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I want to put C, c++, JAVA and HTML code in my blogpost, I found many websites with blockquote, code and other tags. Which one should i use(Which one google will like). Please tell if any new HTML tag is available. Thanks

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"code"... "code"... what do you think? –  BoltClock Jan 6 '13 at 13:56
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The answer to the question “Which one google will like” is that Google search probably ignores whatever markup you would be using for code. At least there is statement from Google to the contrary or any empirical evidence of any impact.

From the early days of HTML, code markup has been defined to mean computer code (somewhat vaguely, but usually interpreted to cover programming languages and markup languages at least). There is no new markup for this. However, the W3C HTML5 draft remarks: “Although there is no formal way to indicate the language of computer code being marked up, authors who wish to mark code elements with the language used, e.g. so that syntax highlighting scripts can use the right rules, may do so by adding a class prefixed with "language-" to the element.” So you could write

<code class="language-C">i++</code>

But this is just a suggested convention, and probably not recognized as anything special by any relevant software; it’s just an idea about styling, really.

With few exceptions, the only real impact of using code markup is that it makes the font monospace by default (and reduces font size to about 90%).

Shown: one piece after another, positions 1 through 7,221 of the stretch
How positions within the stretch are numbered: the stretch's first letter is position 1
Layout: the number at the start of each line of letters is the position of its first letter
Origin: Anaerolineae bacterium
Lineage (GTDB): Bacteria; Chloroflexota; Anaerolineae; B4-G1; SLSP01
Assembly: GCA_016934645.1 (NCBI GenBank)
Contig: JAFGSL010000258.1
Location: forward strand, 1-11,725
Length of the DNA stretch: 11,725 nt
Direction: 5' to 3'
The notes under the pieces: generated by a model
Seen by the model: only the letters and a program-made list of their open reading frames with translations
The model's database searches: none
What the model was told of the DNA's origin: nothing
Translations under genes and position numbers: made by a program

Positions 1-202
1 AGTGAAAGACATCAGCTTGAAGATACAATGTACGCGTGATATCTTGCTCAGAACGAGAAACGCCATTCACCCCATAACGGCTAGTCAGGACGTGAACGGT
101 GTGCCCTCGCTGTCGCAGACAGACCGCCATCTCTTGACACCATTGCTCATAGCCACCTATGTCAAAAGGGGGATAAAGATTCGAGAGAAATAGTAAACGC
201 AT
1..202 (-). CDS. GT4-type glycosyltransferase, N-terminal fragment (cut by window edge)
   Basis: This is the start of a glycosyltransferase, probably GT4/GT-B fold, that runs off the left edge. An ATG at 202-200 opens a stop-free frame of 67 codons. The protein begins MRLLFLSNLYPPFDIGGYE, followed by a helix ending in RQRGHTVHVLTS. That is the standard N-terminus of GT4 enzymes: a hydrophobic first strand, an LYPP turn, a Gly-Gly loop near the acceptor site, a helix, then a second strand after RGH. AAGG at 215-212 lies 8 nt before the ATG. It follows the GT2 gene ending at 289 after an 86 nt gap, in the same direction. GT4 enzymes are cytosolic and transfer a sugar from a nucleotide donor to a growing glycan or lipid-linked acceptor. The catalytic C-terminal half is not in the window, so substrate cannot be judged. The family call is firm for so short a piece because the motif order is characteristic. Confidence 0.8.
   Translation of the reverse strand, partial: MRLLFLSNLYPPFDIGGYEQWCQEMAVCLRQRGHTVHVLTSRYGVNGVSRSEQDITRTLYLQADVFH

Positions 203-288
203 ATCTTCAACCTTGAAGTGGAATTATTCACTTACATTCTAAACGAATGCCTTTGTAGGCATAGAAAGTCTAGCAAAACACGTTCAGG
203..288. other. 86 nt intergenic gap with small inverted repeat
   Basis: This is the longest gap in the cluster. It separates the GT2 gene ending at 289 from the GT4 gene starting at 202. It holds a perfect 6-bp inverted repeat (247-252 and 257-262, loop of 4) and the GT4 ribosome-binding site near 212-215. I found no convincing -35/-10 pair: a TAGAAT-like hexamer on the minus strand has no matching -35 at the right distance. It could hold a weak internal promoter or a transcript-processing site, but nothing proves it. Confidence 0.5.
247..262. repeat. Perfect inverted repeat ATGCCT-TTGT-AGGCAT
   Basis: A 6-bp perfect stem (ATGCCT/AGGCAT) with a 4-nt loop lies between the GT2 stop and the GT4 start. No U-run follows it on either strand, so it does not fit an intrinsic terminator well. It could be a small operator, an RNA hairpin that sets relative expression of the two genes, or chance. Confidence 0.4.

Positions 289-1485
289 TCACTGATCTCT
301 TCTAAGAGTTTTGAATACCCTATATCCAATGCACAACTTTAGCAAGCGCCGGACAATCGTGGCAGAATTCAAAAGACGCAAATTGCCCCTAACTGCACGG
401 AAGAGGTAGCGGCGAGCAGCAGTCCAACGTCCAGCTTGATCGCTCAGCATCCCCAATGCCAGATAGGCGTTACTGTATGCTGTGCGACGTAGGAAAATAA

The pre element indicates preformatted text, so it is basically presentational and can be replaced by the use of white-space: pre in CSS. In practice, it also implies monospace font by default (and reduces font size).

The blockquote element means, in theory, quotation from an external source. So it is quite orthogonal to being computer code or human language. In practice, it hardly has any other impact than setting up default margins on all sides.

None of the elements mentioned changes the rules for interpreting HTML markup in HTML documents. So you cannot directly write a<b or <p> or a&b; the characters < and & still need to be escaped by HTML rules.

In a broad sense, Google is not completely ignorant of the markup discussed here. Google Translator treats code content as essentially untranslatable (i.e., it keeps its content intact, instead of translating keywords and identifiers), which is mostly good (for code proper; not so much for comment). Oddly enough, it seems to treat pre and blockquote the same way, for no apparent reason.

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There is pre and code. That is what stackoverflow does.

<pre><code>
 Your code here
</code></pre>

As an added bonus, StackOverflow uses Google Code Prettify to add syntax highlighting.

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Thanks for the reply, It was very confusing as many out there are using different tags. Any new tag from W3C to do this job?? –  Mark Evans Jan 6 '13 at 14:04
    
@RishikeshChincholkar which job? –  Daniel A. White Jan 6 '13 at 14:06
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There isn't a new tag for <code> because it already exists. Please read the description, it is exactly what you want: w3.org/html/wg/drafts/html/master/… –  Wesley Murch Jan 6 '13 at 14:09
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